Is buy to let right for you - part 1

The idea of buying to let can bring out the Rumpelstiltskin in us.

It sounds like an opportunity to spin gold out of straw: get a house, move a tenant in, let their rent pay the mortgage, give them a decent place to live, and pocket a tidy profit.

Get it right and buying to let can be a good investment: a win-win for you and your tenant.

But rental properties - and the Buy to Let mortgages you need to purchase them - aren’t without their complications.

In the coming weeks we’ll give you all the handy information you need to become a successful landlord: providing the lowdown on everything from finding the right property, Buy to Let mortgages, how to make your property more desirable, vetting potential tenants and landlord insurance.

We begin our four-part series with the things you need to consider before going down the buy to let road.

Our expert guide is Tina Hayton-Banks, Head of Customer Services for NMS (Nottingham Mortgage Services) - a subsidiary of The Nottingham - which offers advice to would-be landlords and searches the whole of the mortgage market to find them the best mortgage deals.

“Buying to let is a big commitment and you need to go into it with your eyes open,” says Tina. “You need to know what you are getting into before you start the process.”

The first thing you need to consider is whether a rental property is the right place to put a substantial chunk of your money.

Those looking for monthly income from their investment are likely to be disappointed, says Tina. Buying to let works better for those looking for mid to long-term investment.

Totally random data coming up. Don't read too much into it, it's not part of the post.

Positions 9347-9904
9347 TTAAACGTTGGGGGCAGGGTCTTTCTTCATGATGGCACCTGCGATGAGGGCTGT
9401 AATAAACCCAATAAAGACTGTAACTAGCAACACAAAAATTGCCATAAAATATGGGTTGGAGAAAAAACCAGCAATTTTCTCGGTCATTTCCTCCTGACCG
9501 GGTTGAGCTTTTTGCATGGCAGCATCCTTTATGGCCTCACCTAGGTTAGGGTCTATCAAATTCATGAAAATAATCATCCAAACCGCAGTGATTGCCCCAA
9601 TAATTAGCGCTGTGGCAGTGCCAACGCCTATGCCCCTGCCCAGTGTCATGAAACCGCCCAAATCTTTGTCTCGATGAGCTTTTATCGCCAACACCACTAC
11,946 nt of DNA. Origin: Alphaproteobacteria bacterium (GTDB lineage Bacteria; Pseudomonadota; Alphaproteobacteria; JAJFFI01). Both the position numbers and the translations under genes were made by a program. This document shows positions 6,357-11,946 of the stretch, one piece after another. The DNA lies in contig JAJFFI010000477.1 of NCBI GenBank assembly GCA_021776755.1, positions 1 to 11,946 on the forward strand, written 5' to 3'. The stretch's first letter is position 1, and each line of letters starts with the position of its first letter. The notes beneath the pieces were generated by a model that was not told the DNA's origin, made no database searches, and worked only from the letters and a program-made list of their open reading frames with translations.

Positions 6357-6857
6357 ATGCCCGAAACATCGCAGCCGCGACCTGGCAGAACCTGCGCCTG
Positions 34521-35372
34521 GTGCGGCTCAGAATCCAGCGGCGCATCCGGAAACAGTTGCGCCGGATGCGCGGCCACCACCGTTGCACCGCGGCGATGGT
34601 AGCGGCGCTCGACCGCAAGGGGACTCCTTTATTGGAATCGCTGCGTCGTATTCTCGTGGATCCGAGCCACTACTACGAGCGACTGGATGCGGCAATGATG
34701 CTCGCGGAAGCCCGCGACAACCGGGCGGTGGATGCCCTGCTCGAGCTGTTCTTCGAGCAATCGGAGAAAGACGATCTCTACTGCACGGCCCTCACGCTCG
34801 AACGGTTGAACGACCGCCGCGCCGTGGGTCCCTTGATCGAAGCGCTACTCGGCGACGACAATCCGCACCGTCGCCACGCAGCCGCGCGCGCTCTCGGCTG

“Not many people make a living out of buy to let properties,” she explains. “Those who do tend to have a large portfolio of properties.”

A minimum of 25% of a property’s purchase price is likely to be required by a lender as a deposit to secure a mortgage. Rental income from the property - once you have paid the mortgage, covered insurance premiums, made repairs and saved a little to insulate you from those fallow months between tenants - is not going to be substantial.

Here is another thing to bear in mind: you need to already be an owner-occupier to get a Buy to Let mortgage. Lenders will not consider someone not already on the property ladder as they want to see you have a track-record in making mortgage repayments.

If buying to let sounds like an option you want and are able to pursue, now is the time to get started on some serious homework.

It begins by working out what kind of property you can buy on your budget, what type of tenants you want - and making sure they are a good fit for one another.

We’ll help you to answer those questions in Part 2 of our buy to let guide.

Read our series of buy to let stories

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